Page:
|ZFIN ID: ZDB-PUB-100112-18|
Zebrafish (Danio rerio) gill neuroepithelial cells are sensitive chemoreceptors for environmental CO2
Qin, Z., Lewis, J.E., and Perry, S.F.
|Source:||The Journal of physiology 588(Pt 5): 861-872 (Journal)|
|Registered Authors:||Perry, Steve F.|
|Keywords:||carbon dioxide, Carbonic anhydrase, Chemoreceptor|
|PubMed:||20051495 Full text @ J. Physiol.|
Qin, Z., Lewis, J.E., and Perry, S.F. (2010) Zebrafish (Danio rerio) gill neuroepithelial cells are sensitive chemoreceptors for environmental CO2. The Journal of physiology. 588(Pt 5):861-872.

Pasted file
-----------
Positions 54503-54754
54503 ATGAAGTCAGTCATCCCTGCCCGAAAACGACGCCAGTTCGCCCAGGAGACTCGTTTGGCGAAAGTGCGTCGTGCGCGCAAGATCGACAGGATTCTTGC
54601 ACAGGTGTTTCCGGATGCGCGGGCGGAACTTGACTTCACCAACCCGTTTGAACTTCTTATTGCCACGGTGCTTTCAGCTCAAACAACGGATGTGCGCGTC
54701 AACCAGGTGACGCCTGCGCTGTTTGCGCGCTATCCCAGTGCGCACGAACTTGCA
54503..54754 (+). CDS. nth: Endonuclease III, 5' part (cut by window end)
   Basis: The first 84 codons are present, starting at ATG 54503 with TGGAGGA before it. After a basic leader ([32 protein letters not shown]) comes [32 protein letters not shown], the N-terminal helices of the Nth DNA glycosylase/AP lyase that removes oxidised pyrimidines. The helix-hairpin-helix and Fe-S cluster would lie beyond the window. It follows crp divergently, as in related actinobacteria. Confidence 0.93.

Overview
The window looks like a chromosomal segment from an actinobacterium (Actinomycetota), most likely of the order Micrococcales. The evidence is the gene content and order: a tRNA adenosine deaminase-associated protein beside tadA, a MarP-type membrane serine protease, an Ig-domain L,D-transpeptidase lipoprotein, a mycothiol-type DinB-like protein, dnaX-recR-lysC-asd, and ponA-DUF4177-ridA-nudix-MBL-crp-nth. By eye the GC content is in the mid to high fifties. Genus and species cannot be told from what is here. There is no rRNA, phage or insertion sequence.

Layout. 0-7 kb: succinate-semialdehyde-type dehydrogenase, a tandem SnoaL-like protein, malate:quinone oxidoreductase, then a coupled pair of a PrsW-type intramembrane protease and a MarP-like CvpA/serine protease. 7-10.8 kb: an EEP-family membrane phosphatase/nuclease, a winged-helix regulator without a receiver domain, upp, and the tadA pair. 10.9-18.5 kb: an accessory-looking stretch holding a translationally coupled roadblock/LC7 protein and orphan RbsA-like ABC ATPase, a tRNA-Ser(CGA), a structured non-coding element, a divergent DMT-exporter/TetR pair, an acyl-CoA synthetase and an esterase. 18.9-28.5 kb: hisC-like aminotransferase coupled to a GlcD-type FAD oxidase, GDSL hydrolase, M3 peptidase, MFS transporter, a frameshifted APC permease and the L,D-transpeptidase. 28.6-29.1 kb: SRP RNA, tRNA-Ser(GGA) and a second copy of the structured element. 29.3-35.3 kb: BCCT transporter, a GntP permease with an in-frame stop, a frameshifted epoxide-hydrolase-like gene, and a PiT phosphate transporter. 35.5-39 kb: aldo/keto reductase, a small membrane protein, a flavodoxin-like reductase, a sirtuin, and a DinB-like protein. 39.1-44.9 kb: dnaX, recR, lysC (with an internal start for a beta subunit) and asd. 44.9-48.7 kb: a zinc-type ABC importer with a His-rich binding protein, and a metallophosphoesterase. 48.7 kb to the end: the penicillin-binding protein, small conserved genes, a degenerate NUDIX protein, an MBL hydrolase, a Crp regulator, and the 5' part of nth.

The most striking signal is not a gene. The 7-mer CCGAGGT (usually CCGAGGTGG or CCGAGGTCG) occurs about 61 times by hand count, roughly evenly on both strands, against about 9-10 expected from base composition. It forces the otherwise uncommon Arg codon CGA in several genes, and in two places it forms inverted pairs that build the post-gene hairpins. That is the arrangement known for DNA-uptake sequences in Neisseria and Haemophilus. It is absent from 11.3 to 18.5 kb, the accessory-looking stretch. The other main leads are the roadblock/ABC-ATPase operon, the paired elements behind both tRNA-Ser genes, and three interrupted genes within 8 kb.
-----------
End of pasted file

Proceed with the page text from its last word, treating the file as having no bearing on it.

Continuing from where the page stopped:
ABSTRACTAdult zebrafish exhibit hyperventilatory responses to absolute environmental CO2 levels as low as 0.13% (PCO2 = 1.0 mm Hg), more than an order of magnitude lower than the typical arterial PCO2 levels (~40 mm Hg) monitored by the mammalian carotid body. The sensory basis underlying the ability of fish to detect and respond to low ambient CO2 levels is not clear. Here, we show that the neuroepithelial cells (NECs) of the zebrafish gill, known to sense O2 levels, also respond to low levels of CO2. An electrophysiological characterization of this response using both current and voltage clamp protocols revealed that for increasing CO2 levels, a background K+ channel was inhibited, resulting in a partial pressure-dependent depolarization of the NEC. To elucidate the signaling pathway underlying K+ channel inhibition, we used immunocytochemistry to show that these NECs express carbonic anhydrase (CA), an enzyme involved in CO2 sensing in the mammalian carotid body. Further, the NEC response to CO2 (magnitude of membrane depolarization and time required to achieve maximal response), under conditions of constant pH, was reduced by ~50% by the CA-inhibitor acetazolamide. This suggests that the CO2 detection mechanism involves an intracellular sensor that is responsive to the rate of acidification associated with the hydration of CO2 and which does not require a change of extracellular pH. Because some cells that were responsive to increasing PCO2 also responded to hypoxia with membrane depolarization, the present results demonstrate that a subset of the NECs in the zebrafish gill are bimodal sensors of CO2 and O2.
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